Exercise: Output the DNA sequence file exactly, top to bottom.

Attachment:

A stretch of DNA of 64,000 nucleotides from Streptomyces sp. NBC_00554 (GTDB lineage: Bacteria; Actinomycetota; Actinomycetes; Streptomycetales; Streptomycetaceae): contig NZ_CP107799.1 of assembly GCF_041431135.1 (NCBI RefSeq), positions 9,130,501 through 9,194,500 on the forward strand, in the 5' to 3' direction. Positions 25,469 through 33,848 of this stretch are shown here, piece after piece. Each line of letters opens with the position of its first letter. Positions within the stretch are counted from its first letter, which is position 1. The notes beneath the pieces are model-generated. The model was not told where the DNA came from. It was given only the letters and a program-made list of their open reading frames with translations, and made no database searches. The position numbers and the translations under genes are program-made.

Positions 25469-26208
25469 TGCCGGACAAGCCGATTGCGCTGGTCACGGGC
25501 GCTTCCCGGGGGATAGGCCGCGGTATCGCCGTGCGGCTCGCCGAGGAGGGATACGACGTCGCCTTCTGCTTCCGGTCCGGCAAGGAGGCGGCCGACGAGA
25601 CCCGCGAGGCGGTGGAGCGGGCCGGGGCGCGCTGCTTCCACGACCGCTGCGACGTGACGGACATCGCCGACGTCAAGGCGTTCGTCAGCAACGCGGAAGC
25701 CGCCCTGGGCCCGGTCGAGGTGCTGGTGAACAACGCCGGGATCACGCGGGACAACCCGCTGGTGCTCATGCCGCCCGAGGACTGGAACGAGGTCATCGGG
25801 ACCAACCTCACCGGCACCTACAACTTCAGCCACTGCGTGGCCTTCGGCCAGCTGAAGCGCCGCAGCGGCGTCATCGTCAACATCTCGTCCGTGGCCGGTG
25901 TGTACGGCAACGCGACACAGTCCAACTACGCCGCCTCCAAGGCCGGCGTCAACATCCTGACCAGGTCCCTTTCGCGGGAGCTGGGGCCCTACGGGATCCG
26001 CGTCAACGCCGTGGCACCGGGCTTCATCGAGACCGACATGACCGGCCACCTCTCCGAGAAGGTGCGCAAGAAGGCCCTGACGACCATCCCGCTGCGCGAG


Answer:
A stretch of DNA of 64,000 nucleotides from Streptomyces sp. NBC_00554 (GTDB lineage: Bacteria; Actinomycetota; Actinomycetes; Streptomycetales; Streptomycetaceae): contig NZ_CP107799.1 of assembly GCF_041431135.1 (NCBI RefSeq), positions 9,130,501 through 9,194,500 on the forward strand, in the 5' to 3' direction. Positions 25,469 through 33,848 of this stretch are shown here, piece after piece. Each line of letters opens with the position of its first letter. Positions within the stretch are counted from its first letter, which is position 1. The notes beneath the pieces are model-generated. The model was not told where the DNA came from. It was given only the letters and a program-made list of their open reading frames with translations, and made no database searches. The position numbers and the translations under genes are program-made.

Positions 25469-26208
25469 TGCCGGACAAGCCGATTGCGCTGGTCACGGGC
25501 GCTTCCCGGGGGATAGGCCGCGGTATCGCCGTGCGGCTCGCCGAGGAGGGATACGACGTCGCCTTCTGCTTCCGGTCCGGCAAGGAGGCGGCCGACGAGA
25601 CCCGCGAGGCGGTGGAGCGGGCCGGGGCGCGCTGCTTCCACGACCGCTGCGACGTGACGGACATCGCCGACGTCAAGGCGTTCGTCAGCAACGCGGAAGC
25701 CGCCCTGGGCCCGGTCGAGGTGCTGGTGAACAACGCCGGGATCACGCGGGACAACCCGCTGGTGCTCATGCCGCCCGAGGACTGGAACGAGGTCATCGGG
25801 ACCAACCTCACCGGCACCTACAACTTCAGCCACTGCGTGGCCTTCGGCCAGCTGAAGCGCCGCAGCGGCGTCATCGTCAACATCTCGTCCGTGGCCGGTG
25901 TGTACGGCAACGCGACACAGTCCAACTACGCCGCCTCCAAGGCCGGCGTCAACATCCTGACCAGGTCCCTTTCGCGGGAGCTGGGGCCCTACGGGATCCG
26001 CGTCAACGCCGTGGCACCGGGCTTCATCGAGACCGACATGACCGGCCACCTCTCCGAGAAGGTGCGCAAGAAGGCCCTGACGACCATCCCGCTGCGCGAG